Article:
The apostle Paul writes in Philippians 2:1–4 that “If you have any encouragement from being united with Christ, if any comfort from his love, if any common sharing in the Spirit, if any tenderness and compassion, then make my joy complete by … being like Christ.” The women around me are pouring themselves out in service of their families, coworkers, friends, and communities—emptying themselves in every way they know how. The question for these believing women is this: What encouragement is there from being united with Christ? In this extended season of stress and Sisyphean to-do lists, what comfort is there in his love?

Counting one’s blessings is a vital component of spiritual health, as Ann Voskamp reminded us in One Thousand Gifts. Alongside the list of things to do each week, I also need a list of things to give thanks for that draw me deeper into the gospel promise of life and rest in Christ.

First, I am thankful for God's comfort, mediated directly by the Holy Spirit. We are cared for by “the Father of compassion and God of all comfort, who comforts us in all our troubles” (2 Cor. 1:3–4). “I am with you, even to the end of the age,” says Jesus. We are not alone.

Second, I am thankful for God’s comfort, mediated by his people. In 2 Corinthians, Paul attributes the comfort from fellow believers to being an overflow of God’s comfort (2 Cor. 1:5–8). Or, in less churchy language, God has made it so that we “get by with a little help from our friends.” Whether through prayer requests, funny group texts, or the real-life gifts of carpools, casseroles, and childcare, God has given us each other to bear the load.

Third, I am thankful for hope offered by the gospel. The fear and anxiety we carry about the future—our children or our barrenness, our strained marriages or the uncertainty of singleness, our retirement accounts or lack thereof—can be put into the perspective of a greater story.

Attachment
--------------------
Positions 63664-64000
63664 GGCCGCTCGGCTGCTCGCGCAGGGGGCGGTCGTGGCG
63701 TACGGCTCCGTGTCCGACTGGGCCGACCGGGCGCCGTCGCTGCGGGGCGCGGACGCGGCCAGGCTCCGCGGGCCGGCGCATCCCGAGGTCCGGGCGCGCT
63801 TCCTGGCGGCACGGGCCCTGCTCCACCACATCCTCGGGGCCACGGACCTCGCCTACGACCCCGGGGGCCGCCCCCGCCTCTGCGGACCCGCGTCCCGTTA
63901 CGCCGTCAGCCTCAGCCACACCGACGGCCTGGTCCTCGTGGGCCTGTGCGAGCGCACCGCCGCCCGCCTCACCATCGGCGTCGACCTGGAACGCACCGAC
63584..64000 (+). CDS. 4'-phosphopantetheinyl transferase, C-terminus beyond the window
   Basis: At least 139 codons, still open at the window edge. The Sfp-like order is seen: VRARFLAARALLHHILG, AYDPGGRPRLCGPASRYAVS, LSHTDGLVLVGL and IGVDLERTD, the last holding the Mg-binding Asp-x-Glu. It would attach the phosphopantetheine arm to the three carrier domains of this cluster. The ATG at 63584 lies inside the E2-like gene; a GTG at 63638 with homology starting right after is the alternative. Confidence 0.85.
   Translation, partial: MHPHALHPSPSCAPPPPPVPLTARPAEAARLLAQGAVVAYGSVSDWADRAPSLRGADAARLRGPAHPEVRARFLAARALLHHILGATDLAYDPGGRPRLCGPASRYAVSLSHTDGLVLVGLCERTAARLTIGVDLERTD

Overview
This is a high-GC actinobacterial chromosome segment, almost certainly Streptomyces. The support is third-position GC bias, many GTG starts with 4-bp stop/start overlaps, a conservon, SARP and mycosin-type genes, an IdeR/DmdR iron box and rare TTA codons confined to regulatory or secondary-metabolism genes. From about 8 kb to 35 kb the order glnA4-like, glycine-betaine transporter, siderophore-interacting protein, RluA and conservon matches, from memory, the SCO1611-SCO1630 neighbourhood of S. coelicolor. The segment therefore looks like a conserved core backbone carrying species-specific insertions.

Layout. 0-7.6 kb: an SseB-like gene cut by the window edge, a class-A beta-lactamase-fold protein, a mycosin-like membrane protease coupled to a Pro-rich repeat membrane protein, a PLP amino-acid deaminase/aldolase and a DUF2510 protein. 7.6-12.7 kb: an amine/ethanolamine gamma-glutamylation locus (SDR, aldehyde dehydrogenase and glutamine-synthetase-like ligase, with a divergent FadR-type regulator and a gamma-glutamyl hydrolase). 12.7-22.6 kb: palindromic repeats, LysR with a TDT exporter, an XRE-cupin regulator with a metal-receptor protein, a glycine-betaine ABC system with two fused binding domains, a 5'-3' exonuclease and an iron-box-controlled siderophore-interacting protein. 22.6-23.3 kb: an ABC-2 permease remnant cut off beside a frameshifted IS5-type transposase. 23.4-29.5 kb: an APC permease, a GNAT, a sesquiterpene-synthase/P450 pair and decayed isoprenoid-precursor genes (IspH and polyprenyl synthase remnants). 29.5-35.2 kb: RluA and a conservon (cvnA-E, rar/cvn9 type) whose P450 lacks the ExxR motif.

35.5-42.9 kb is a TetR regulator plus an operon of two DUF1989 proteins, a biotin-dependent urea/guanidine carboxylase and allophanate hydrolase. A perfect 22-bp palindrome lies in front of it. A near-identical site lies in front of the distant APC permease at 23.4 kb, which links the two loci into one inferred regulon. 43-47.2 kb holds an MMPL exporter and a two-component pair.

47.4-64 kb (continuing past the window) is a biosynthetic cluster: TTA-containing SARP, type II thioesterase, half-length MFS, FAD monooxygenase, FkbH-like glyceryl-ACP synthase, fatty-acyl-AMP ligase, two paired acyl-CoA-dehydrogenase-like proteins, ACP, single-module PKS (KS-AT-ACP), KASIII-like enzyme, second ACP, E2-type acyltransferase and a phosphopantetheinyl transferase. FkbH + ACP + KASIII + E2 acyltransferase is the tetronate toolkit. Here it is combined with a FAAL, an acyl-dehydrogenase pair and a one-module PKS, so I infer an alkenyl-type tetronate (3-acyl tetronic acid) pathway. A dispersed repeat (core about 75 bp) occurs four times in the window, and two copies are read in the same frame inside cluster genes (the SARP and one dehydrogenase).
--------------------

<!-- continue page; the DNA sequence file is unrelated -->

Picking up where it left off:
“What if this is as good as it gets?” Jack Nicholson famously asked in the 1997 movie by the same name. Indeed, Calhoun wonders the same thing: What if ours is the first generation who gets stuck in a nadir of discontentment? But Scripture assures us of a better ending. Everything’s going to be okay is not a whimsical wish for those in Christ—it is a promise. He is the Alpha and the Omega. The ending is secure.

Another friend of mine knows firsthand what a difference this promise makes. On top of juggling a family business and kids with complicated schedules, her mom has been in hospice care for the past few months. “How are you doing?” I asked, wondering if she was feeling as overwhelmed and exhausted as the women I’d just been reading about. “It’s hard, but I’m okay,” she said. “God has put a lot of people in my life, and it helps. We are going to be okay.”

Her testimony is reminiscent of other believers who have gone before us: “Even though I walk through the darkest valley … you are with me, you comfort me,” wrote King David in Psalm 23.

My life as an overwhelmed Generation X woman in suburban America may at first blush seem to have little in common with an ancient Middle Eastern king, but for this: We both need the care of One who cares for people who feel “harassed and helpless, like sheep” (Matt. 9:36).

“Come to me, all you weary and burdened, and I will give you rest,” said Jesus (Matt. 11:28). The Good Shepherd’s invitation still stands.

Bronwyn Lea is a South African writer and speaker living in Northern California. You can find her online at bronlea.com and connect on Facebook and on Twitter @bronleatweets.